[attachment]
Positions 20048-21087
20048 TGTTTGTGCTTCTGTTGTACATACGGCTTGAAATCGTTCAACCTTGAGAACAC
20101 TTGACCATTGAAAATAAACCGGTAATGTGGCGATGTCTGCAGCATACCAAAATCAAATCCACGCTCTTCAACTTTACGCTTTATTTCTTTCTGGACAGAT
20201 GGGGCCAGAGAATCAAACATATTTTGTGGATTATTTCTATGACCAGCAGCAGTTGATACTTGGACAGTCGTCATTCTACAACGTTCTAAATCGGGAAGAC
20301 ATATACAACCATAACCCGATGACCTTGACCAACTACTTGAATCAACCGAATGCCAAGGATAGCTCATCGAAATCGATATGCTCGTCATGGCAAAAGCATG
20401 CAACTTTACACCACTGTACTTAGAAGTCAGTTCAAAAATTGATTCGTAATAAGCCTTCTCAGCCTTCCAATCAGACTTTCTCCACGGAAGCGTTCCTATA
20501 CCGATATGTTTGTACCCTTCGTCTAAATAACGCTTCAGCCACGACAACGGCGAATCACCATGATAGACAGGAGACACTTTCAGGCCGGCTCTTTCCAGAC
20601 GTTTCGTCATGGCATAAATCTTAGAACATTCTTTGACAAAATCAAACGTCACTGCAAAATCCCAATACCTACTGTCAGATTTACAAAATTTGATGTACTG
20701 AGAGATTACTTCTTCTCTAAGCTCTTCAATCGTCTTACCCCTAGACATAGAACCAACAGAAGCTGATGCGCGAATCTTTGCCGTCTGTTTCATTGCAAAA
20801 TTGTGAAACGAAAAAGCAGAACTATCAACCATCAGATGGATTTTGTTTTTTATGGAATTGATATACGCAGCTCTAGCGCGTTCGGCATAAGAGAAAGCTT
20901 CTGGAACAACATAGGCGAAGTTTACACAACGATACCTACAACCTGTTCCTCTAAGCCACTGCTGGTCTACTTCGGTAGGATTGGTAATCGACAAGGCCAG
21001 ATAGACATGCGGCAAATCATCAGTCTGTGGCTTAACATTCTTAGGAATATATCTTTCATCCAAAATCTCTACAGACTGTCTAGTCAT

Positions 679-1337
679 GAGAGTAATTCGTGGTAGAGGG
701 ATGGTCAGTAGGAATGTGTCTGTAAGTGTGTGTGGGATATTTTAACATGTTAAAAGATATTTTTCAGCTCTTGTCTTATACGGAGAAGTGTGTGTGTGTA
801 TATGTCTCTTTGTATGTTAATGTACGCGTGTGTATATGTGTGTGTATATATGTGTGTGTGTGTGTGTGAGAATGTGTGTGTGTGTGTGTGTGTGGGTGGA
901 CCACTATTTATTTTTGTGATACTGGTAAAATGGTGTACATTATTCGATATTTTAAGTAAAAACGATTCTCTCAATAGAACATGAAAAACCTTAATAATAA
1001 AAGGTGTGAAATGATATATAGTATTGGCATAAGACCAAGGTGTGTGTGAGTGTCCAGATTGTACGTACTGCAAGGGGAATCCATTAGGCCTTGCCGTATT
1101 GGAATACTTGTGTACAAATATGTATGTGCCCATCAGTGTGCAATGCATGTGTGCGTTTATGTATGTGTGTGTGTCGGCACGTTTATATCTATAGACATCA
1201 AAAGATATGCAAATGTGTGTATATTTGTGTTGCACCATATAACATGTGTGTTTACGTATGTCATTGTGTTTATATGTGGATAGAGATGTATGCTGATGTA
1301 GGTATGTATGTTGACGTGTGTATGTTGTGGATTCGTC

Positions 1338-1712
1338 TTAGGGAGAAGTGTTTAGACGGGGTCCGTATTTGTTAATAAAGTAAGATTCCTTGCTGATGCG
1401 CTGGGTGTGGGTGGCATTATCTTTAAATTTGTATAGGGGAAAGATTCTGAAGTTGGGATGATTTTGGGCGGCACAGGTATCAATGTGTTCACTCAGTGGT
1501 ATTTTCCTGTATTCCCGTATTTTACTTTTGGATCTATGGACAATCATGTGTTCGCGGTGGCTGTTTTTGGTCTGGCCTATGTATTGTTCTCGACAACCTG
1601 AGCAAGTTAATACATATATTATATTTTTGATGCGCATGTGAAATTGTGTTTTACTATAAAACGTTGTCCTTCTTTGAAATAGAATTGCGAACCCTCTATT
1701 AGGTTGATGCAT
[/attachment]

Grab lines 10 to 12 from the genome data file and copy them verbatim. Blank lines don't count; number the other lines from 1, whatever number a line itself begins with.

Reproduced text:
20801 TTGTGAAACGAAAAAGCAGAACTATCAACCATCAGATGGATTTTGTTTTTTATGGAATTGATATACGCAGCTCTAGCGCGTTCGGCATAAGAGAAAGCTT
20901 CTGGAACAACATAGGCGAAGTTTACACAACGATACCTACAACCTGTTCCTCTAAGCCACTGCTGGTCTACTTCGGTAGGATTGGTAATCGACAAGGCCAG
21001 ATAGACATGCGGCAAATCATCAGTCTGTGGCTTAACATTCTTAGGAATATATCTTTCATCCAAAATCTCTACAGACTGTCTAGTCAT